The days of defining African Literature within the confines of the poverty porn tradition seems to be at a distance; this year, we witnessed a surge in theme-defying works of fiction and poetry. Most of the novels that were released were from first time writers with fresh new voices that added to the already impressive collection of writers that have chosen over the years to allow their works to be classified within the African Literature Genre.
This season at Afridiaspora, we decided to compile a list of novels by African writers based on rave reviews, mentions, shortlists and long-list of major local and international prizes, as well as a few treasures that we loved, that we believe made 2015 a fantastic literary year. Enjoy!
The Fishermen by Chigozie Obioma
Obioma’s The Fishermen is the story of an unforgettable childhood in the 1990s in the small town of Akure, Nigeria. The storyline is woven in a careful rendition with a child’s voice in a memoir-like manner such that it invokes nostalgia in the mind of any reader that may have experienced a similar childhood in a small town wherever. If African literature ever got a book that represented the careful realities of being African without necessarily portraying Africa within the specifics of the western stereotype, it was definitely Chigozie Obioma’s The Fishermen. Perhaps this was why The Guardian UK dubbed him the Achebe Incarnate, for his powerful use of prose and realism to exert a story that has not just moralistic power, but is also equipped with an endless humour and wit that ensures the reader is thoroughly entertained and touched.
Under the Uduala Trees by Chinelo Okparanta
While many people were still recovering from the simple and yet brilliant collection of short stories from Okparanta, she decides to go novelist on us like many of the writers on this list who are first time novelist. Okparanta is the writer of the 2014 Etisalat prize shortlisted book Happiness Like Water. Under The Uduala Trees, her debut novel, is inspired by Nigeria’s folktale of war as it details the coming of age of a young girl who was born before independence and was sent away to safety when the Nigerian Civil War broke out. While away, she meets another displaced child and finds love. Okparanta’s Under The Uduala Trees uses one woman’s lifetime to examine the ways in which Nigerians continue to struggle towards the attainment of the concept of selfhood. This novel has all it takes to break your heart and piece it back together. The prose is unique and revels in an aura of simplicity.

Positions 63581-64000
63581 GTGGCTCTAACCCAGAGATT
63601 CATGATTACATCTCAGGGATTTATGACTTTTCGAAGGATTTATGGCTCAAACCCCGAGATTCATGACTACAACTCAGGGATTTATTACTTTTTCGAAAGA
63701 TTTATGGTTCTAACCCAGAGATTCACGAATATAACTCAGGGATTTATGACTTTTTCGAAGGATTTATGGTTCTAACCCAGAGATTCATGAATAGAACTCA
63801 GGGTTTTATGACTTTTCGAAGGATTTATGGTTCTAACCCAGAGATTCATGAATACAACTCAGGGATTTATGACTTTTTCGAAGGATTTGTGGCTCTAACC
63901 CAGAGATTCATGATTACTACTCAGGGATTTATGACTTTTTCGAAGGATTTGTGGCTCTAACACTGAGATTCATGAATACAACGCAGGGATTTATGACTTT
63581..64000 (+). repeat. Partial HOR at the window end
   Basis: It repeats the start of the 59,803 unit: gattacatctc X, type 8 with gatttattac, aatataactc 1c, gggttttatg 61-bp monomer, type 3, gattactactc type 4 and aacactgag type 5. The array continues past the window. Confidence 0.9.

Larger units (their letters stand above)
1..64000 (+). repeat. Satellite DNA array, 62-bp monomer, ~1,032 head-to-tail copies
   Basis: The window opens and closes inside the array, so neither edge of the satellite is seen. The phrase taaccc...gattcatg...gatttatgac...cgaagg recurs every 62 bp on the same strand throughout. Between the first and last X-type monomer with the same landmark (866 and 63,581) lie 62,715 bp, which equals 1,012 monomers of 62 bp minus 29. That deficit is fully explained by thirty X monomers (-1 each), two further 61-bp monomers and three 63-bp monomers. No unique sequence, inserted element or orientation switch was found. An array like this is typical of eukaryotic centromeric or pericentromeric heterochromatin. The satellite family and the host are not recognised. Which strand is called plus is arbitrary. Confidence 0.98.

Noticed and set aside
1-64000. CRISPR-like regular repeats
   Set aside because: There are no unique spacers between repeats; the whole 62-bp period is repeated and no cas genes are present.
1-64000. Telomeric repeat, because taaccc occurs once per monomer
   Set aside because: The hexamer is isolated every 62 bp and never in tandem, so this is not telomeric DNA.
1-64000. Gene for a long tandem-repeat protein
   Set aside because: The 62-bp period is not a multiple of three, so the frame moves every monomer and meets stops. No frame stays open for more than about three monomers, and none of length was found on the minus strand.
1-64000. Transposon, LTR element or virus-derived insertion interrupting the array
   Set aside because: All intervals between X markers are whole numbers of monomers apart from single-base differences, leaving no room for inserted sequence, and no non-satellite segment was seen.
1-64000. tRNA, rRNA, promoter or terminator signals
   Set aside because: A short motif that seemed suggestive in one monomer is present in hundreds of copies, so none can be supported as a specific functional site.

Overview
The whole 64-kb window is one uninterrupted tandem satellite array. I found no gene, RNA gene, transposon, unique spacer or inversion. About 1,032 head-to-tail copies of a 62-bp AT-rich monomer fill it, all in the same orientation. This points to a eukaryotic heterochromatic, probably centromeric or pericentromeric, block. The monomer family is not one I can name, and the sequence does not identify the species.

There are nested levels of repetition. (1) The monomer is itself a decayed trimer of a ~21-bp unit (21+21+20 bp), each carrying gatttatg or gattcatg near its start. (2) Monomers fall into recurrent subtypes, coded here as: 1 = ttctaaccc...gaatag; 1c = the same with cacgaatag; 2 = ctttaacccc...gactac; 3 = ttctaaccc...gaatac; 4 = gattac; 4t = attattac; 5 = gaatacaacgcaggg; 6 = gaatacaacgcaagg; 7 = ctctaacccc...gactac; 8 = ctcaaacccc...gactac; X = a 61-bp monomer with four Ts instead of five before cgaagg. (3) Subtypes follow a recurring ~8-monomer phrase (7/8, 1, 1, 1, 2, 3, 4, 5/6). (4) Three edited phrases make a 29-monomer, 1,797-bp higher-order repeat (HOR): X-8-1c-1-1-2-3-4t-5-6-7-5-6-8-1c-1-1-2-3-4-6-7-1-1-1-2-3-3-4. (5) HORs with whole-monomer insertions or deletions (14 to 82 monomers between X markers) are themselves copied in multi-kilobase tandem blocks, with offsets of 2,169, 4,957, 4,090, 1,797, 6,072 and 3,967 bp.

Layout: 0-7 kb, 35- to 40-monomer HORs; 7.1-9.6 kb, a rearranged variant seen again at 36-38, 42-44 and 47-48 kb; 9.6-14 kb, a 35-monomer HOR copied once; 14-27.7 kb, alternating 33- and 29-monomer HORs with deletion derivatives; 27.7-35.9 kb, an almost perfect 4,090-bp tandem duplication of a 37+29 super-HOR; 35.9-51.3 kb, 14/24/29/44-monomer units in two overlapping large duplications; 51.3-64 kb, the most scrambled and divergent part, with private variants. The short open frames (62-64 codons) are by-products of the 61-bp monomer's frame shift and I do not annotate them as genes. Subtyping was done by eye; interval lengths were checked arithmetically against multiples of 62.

This House Is Not For Sale by E. C. Osondu
Osondu’s debut novel is a powerful tale of family and community. It brings to life an African neighbourhood and one remarkable house, seen through the eyes of a young member of the household. Osondu’s story captures a place beyond the outside world, full of the superstitions and myths that sustain its people. His prose has the lightness and magic of a fable, and the exactness of realism. His themes are timeless and relatable. Published by Harper Collins in 2015, Osondu’s voice is powerfully original and has the ability to capture simple family moments that evokes nostalgia.
The Maestro, The Magistrate & The Mathematician by Tendai Huchu
This novel was set largely in Edinburgh and was focused on the three title characters—all Zimbabweans—living in Scotland. It centers around three very different men struggling with thoughts of belonging, loss, identity and love as they struggle to find a place for themselves in Britain.